123 Elm Street Parma, OH 44130 email@example.com
Home: 440-555-5555 Cell: 440-444-4444
HR ADMINISTRATION • STAFF MANAGEMENT • TEAM TRAINING
Results driven human resource and administrative management professional with extensive experience positively impacting
organizational performance through operations, workforce oversight, and policy enforcement. Well versed in operational processes,
organizational structures, and human resources. Expert in leadership, performance management, staffing, recruitment, benefits,
compensation, and personnel development. Skilled leader and extensively credentialed instructor.
EXCELLENCE IN HUMAN RESOURCES
UNITED STATES AIR FORCE, 20xx-20xx
Human Resource Organization Consultant, Manager and Coordinator
Served as key consultant and analytical Manager to more than 5,000 Air Force personnel and administered more than $25 million in
resources through high-performance staff. Spearheaded outsourcing and work function privatization. Oversaw the operation's wartime
personnel and equipment package deployments. Reported current activities to headquarters and disseminated critical information to
more than 200 organizations. Researched competitive resources and outsourcing alternatives. Initiated authorization and led
installation of a complex top-secret computer system. Updated and maintained the classified computer system.
◘ Managed the congressionally mandated outsourcing program to ensure execution of objectives within target timelines.
◘ Directed the complex redeployment and transition of over 4,000 personnel and corresponding pieces of equipment, which was a
$1 million accounting project.
◘ Met shortfalls identified at the deployment site and filled needs to ensure compliance with standards.
◘ Played a key role in the Air Force saving $500,000 by planning and implementing a congressionally mandated outsourcing
function for a top initiative. Completed the complex project in two years.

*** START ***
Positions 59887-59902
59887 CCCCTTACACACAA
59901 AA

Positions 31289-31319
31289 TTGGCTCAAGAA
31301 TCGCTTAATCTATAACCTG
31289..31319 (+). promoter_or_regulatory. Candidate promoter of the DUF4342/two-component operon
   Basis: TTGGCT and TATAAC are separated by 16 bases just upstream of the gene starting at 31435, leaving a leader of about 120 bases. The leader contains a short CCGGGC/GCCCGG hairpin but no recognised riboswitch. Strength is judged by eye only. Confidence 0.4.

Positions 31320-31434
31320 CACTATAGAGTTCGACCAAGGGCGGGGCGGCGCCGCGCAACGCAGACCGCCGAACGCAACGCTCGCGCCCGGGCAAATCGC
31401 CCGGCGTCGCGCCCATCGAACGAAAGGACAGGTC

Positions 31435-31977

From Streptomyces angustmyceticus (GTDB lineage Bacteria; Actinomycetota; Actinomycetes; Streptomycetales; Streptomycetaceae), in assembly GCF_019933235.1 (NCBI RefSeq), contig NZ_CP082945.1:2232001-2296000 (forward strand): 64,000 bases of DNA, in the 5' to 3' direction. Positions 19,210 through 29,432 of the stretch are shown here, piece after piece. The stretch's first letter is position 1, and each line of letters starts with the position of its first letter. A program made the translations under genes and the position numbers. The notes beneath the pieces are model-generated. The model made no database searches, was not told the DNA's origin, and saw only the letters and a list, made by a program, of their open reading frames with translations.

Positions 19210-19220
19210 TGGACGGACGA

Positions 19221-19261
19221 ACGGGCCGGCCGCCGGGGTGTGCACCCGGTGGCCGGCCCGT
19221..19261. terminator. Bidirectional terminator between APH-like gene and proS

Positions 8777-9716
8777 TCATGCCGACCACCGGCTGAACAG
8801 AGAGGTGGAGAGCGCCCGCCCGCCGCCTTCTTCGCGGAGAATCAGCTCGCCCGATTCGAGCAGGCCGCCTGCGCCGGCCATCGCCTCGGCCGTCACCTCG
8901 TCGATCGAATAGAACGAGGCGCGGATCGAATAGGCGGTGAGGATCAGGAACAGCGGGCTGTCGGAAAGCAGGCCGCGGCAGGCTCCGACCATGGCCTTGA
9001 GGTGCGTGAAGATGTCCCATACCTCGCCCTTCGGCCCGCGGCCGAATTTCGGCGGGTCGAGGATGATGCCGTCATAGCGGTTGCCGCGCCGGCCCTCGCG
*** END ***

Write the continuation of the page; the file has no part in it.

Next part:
◘ Planned and executed integration of documentation files for individual notation.
◘ Charged with coordination of community outreach social functions. Arranged lodging and organized major events for up to 100
guests. Administered budgets in excess of $15,000 per event.
UNITED STATES ARMY, 20xx-20xx
Human Resources Generalist
Led a team of junior human resource generalists. Designed comprehensive consulting procedures, handled task assignment
management, and organized functions to ensure maximum performance. Managed highly confidential databases.
◘ Performed overall exit consultations and addressed transitional compensation, personnel records information, and medical and
insurance benefits issues for transitioning personnel and retirees.
◘ Personally selected to conduct the retirement process for the Chairman of Joint Chiefs of Staff.
◘ Oversaw personnel hiring and terminations; ensured accuracy of data input and managed systems access.
◘ Administered monthly orientations for 200+ transitioning personnel.
◘ Worked overtime and weekends to reorganize hundreds of top DOD database transition entries that were backlogged. Cut the
database transitions entry from a ten-day turnaround to a three-day turnaround by designing a standard operating procedure,
which streamlined the process.
◘ Revised process of end-of-career documentation, which involved three separate proofread reviews to ensure document accuracy.
◘ Earned two Army Commendation Awards, two Army Achievement Awards, and one Good Conduct Award.
XYZ UNIVERSITY: MBA (GPA: 3.88) ▪ Expected graduation date – June 20xx
Parma, OH Concentrations: Human Resource Management; Conflict and Negotiation Management
BBA (GPA: 3.85 / Summa Cum Laude) ▪ 20xx
COMMUNITY COLLEGE OF THE AIR FORCE Associate in Applied Science, Information Systems Technology ▪ 20xx
Montgomery, AL Associate in Applied Science, Surgical Services Technology ▪ 20xx
Creating a Compelling Cover Letter
A powerfully written cover letter is necessary to land most interviews and ensure job search success. When an advertised